Kanjuro Shibata Sensei XX will meet with his students for a kyudo retreat at Shambhala Mountain Center June 30 – July 7th.

Memories of Mexico, SMC, and Writing a First Novel

by Maria Espinosa

black and white photo of Maria EspinosaA group of us walked along a narrow path to a deserted beach near Zihuatanejo, Mexico, which in 1971 was still a village of only several thousand inhabitants. The moon was brilliant and the ocean glistened with reflected light. Inspired by the moonlight, the waves and the soft sand under my bare feet, I began to dance. As I moved, I was working through problems that felt tangled. These were thoughts for which I could find no words, but which my body moved through as I danced.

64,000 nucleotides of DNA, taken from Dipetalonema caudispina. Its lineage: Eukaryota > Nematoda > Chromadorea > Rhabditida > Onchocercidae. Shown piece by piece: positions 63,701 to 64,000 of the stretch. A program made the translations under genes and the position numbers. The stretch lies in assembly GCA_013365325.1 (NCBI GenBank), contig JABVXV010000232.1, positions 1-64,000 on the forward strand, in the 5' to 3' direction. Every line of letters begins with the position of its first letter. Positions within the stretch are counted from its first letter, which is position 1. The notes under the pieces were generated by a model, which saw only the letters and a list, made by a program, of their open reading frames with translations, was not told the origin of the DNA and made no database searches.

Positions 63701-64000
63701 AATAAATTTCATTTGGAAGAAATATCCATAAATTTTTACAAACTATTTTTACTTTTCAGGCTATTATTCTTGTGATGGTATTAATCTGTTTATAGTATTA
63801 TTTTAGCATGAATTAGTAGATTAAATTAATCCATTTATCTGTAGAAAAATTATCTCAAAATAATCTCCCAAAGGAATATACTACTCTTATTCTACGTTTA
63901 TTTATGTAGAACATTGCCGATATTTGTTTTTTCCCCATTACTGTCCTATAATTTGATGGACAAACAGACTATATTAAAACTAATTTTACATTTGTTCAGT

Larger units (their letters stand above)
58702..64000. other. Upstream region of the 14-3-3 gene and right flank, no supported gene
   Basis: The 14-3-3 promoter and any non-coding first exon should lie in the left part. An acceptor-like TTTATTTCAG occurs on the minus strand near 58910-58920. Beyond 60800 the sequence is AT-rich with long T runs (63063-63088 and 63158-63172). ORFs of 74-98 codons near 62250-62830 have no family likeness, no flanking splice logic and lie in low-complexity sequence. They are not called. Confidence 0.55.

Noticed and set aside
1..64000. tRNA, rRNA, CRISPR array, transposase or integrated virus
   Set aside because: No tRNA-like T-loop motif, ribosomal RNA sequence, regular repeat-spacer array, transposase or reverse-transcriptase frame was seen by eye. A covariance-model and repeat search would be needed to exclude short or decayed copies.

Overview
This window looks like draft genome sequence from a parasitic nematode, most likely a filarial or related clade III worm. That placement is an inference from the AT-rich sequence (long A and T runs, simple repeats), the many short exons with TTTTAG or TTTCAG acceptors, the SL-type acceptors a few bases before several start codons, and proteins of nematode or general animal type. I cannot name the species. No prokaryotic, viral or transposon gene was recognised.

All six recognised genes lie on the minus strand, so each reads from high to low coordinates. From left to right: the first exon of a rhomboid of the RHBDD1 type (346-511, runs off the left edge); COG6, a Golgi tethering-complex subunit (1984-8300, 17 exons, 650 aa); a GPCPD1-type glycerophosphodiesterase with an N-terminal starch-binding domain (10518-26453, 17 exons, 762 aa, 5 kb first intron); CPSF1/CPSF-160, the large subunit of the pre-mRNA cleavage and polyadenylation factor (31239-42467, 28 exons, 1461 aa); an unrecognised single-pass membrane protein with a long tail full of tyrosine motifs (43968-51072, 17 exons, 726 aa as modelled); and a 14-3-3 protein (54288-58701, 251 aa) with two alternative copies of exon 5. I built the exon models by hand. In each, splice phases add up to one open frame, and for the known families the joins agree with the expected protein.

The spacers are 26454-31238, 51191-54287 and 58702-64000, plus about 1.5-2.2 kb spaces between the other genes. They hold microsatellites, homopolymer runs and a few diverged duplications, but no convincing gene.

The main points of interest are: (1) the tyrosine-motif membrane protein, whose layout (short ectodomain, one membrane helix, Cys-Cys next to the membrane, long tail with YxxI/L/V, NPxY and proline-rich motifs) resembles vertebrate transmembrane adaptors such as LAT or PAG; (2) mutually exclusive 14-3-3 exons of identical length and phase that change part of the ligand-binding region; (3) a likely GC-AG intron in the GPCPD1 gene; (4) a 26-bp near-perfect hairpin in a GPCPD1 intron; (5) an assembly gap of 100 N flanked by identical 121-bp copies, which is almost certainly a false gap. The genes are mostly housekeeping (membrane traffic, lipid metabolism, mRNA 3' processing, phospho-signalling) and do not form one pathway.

Many years after that night on the beach, I began to practice Tibetan Buddhist shamatha meditation and I experienced an enormous breakthrough. For years I had been struggling to complete my novel, Longing. I had written four drafts, but they were brittle. I could not get beneath the surface. After a few weeks—or perhaps months—of focused shamatha practice, I was able to get beneath that frozen surface. Heart and insight began to expand and soften. I threw out the first four drafts and the fifth became meaty, fluid, and real. It would take four more rewrites to get Longing into its final form, but the fact that meditation practice gave such power hooked me.